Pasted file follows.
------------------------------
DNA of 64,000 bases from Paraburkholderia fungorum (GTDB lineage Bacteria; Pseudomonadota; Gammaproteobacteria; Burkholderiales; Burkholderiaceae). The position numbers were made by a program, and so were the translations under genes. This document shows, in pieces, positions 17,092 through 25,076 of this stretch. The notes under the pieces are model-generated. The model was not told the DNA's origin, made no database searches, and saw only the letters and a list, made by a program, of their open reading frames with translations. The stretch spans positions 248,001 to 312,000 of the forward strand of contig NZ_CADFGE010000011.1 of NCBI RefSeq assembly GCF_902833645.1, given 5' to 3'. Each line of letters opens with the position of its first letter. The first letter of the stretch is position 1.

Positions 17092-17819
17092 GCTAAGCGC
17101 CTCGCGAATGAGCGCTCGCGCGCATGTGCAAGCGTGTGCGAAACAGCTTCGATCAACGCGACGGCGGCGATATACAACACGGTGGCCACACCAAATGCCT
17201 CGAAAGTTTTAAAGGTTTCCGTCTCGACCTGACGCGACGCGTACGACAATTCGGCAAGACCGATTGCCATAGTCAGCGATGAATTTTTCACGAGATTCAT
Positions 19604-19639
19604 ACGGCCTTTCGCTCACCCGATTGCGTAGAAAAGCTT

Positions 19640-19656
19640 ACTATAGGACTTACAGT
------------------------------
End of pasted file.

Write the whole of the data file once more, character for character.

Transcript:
DNA of 64,000 bases from Paraburkholderia fungorum (GTDB lineage Bacteria; Pseudomonadota; Gammaproteobacteria; Burkholderiales; Burkholderiaceae). The position numbers were made by a program, and so were the translations under genes. This document shows, in pieces, positions 17,092 through 25,076 of this stretch. The notes under the pieces are model-generated. The model was not told the DNA's origin, made no database searches, and saw only the letters and a list, made by a program, of their open reading frames with translations. The stretch spans positions 248,001 to 312,000 of the forward strand of contig NZ_CADFGE010000011.1 of NCBI RefSeq assembly GCF_902833645.1, given 5' to 3'. Each line of letters opens with the position of its first letter. The first letter of the stretch is position 1.

Positions 17092-17819
17092 GCTAAGCGC
17101 CTCGCGAATGAGCGCTCGCGCGCATGTGCAAGCGTGTGCGAAACAGCTTCGATCAACGCGACGGCGGCGATATACAACACGGTGGCCACACCAAATGCCT
17201 CGAAAGTTTTAAAGGTTTCCGTCTCGACCTGACGCGACGCGTACGACAATTCGGCAAGACCGATTGCCATAGTCAGCGATGAATTTTTCACGAGATTCAT
Positions 19604-19639
19604 ACGGCCTTTCGCTCACCCGATTGCGTAGAAAAGCTT

Positions 19640-19656
19640 ACTATAGGACTTACAGT